Every four years, hundreds of politicians and journalists flock to Iowa, New Hampshire and South Carolina to cover the early contests in the Republican and Democratic presidential primaries. Hotels are booked, coffee is bought, and after it's over, drinks are often consumed. The early primary dates are important enough to most states that they'll fight—often bitterly—to keep their status. But how much are they really worth to the local economy?
Less than most people assume, actually. The early states relish their opportunity to be the center of the media and political universe, at least for a few weeks. But in terms of dollars and cents, the Iowa, New Hampshire and South Carolina contests only bring in modest amounts of money into the state.
"The exposure the state gets, I think that has great value to the state commercially, as well as politically, but the tangible economic impact of the Iowa Caucuses is meager," says David Swenson, a professor of economics at Iowa State University who has done research on how many jobs are created by the annual contests.
Despite the parade of cable television stars and hand-shaking candidates braving the brisk Iowa winter, the economic impact of the 2008 campaign—which featured two party contests—was worth about $25 million to Des Moines. The Greater Des Moines Partnership, an Iowa business group, says that's roughly the same amount as the Principal Charity Classic, an annual golf tournament held in West Des Moines. A 2000 study by the University of New Hampshire estimated that the New Hampshire primary's total impact, including indirect economic benefits, was $264 million—a little bit more than the state's annual Laconia Motorcycle Race Week. [Vote: Can Rick Santorum Win the 2012 GOP Nomination?]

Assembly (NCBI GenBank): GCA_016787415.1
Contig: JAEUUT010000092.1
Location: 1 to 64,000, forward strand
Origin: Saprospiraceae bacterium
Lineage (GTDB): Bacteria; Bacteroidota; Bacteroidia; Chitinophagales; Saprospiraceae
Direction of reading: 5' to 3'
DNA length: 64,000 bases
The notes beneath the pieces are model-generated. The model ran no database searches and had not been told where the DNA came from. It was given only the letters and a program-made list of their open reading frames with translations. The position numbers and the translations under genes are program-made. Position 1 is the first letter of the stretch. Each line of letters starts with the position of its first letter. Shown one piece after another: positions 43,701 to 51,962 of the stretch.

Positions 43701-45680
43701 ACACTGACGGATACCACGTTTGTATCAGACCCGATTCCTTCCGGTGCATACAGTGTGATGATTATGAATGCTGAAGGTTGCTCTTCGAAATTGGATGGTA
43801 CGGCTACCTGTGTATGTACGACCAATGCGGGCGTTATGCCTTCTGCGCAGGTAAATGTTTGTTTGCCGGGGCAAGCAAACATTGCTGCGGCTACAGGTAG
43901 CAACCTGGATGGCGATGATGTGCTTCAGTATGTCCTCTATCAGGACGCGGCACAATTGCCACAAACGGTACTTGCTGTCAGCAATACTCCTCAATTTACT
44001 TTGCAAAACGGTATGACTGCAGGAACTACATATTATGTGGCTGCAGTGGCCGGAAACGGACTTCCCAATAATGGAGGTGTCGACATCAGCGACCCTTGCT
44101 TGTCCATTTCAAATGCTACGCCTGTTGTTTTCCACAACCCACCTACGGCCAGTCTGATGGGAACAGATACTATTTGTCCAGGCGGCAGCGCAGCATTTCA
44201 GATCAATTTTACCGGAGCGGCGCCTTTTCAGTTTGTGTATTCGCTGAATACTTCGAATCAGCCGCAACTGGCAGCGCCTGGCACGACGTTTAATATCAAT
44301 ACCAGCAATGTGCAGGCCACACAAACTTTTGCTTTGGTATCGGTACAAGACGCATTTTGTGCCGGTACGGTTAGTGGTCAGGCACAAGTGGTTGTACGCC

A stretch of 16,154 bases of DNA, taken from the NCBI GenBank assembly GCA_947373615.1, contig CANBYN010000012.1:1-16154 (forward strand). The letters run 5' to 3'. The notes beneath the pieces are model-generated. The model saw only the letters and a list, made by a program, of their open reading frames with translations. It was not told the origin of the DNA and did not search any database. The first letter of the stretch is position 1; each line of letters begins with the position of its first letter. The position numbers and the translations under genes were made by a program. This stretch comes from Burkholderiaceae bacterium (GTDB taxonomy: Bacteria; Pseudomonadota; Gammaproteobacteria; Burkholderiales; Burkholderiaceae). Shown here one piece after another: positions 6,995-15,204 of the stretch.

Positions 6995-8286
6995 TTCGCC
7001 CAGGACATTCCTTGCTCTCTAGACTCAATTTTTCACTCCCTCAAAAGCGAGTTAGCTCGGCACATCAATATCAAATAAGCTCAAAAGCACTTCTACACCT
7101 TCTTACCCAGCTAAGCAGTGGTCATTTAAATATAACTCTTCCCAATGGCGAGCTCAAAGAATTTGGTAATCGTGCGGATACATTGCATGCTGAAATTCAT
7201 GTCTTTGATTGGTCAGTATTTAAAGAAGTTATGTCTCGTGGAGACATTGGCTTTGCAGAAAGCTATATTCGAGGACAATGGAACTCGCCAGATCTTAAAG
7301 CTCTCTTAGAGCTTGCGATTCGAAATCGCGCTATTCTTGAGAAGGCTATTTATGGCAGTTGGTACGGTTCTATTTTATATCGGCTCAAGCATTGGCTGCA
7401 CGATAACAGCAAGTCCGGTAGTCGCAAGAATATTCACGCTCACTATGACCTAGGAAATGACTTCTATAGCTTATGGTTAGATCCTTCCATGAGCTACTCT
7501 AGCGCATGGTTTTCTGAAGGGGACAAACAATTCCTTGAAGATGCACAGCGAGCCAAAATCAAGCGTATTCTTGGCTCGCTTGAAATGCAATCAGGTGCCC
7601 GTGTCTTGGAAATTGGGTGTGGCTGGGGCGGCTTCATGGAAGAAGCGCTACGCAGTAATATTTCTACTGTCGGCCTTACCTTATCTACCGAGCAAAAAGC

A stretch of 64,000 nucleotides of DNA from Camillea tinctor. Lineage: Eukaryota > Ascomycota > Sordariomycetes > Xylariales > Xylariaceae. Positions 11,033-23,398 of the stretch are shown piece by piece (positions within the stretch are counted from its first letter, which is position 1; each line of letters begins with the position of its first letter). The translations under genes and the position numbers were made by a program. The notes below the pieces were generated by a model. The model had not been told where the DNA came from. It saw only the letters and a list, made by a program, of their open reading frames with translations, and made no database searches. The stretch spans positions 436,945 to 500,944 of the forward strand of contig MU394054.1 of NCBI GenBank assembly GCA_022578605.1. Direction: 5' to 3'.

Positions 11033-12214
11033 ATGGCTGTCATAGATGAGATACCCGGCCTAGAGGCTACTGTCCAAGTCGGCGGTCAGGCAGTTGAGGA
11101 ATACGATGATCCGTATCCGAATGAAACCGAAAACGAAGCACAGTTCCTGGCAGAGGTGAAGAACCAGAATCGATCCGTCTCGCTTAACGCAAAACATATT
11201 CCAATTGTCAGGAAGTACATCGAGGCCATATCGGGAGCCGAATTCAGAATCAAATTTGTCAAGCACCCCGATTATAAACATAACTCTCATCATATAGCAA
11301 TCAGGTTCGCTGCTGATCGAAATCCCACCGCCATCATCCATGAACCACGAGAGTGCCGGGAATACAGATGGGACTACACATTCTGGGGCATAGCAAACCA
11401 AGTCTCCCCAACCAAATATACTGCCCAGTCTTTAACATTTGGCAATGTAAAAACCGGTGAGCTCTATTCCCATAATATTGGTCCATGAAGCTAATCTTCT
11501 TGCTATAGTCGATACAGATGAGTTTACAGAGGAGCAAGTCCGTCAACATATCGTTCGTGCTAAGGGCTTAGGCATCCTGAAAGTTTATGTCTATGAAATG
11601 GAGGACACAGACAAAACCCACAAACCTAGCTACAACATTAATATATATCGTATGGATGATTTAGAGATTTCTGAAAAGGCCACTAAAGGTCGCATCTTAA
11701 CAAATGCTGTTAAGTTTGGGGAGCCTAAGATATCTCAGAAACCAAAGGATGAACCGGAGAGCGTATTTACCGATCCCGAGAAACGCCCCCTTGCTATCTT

"We're not even talking about the impact of a football game in one of our towns," says Otis Rawl, president of the South Carolina Chamber of Commerce, regarding the South Carolina primary, which typically follows Iowa and New Hampshire.
Estimates vary wildly, based on who's doing the counting. But even the most optimistic calculators tend to view it as a relatively small amount. The Greater Des Moines Convention and Visitors Bureau estimates that in total, the caucus brings in about $100 million into Iowa. Even at that figure, it's only a tiny fraction of Iowa's total economy—which, according to Swenson, had a $130 billion gross domestic product value in 2007. And 2008 was an abnormal year, with both parties running very competitive contests. This year's race will likely be much smaller. [See photos of candidates at the Iowa Caucuses.]
Swenson claims people often over-estimate how much is spent in early primary states like Iowa and New Hampshire. Despite candidates and political action committees flooding the states with television ads, the state's airwaves would be booked no matter what, and in some cases, the advertising onslaught may bump local Christmas advertising. The consultants who designed the ads, as well as the actors and producers who filmed them, are likely living outside of the state.
The fact still remains that in-state tourism boards and economic agencies tout how much money is spent while reporters and candidates swarm the election sites.
"We sold a lot of men's suits, we sold a lot of wire and cable," says Robin Comstock, president and CEO of the Greater Manchester Chamber of Commerce. Referring to reporters, she noted, "you guys are packing things up on, you don't have some of the very basic things you need to do your job. We find retail does quite well."
But everyone agrees, the real benefit of the early primary states-and the reason why states have battled for them over the years-is the political prestige and media exposure.
Rawl noted that South Carolina's kingmaker status in the GOP race—since 1980, the eventual nominee has won the state—gives the state special importance during a Republican administration.
"It puts us in the position for the White House to look upon the state favorably," Rawl says.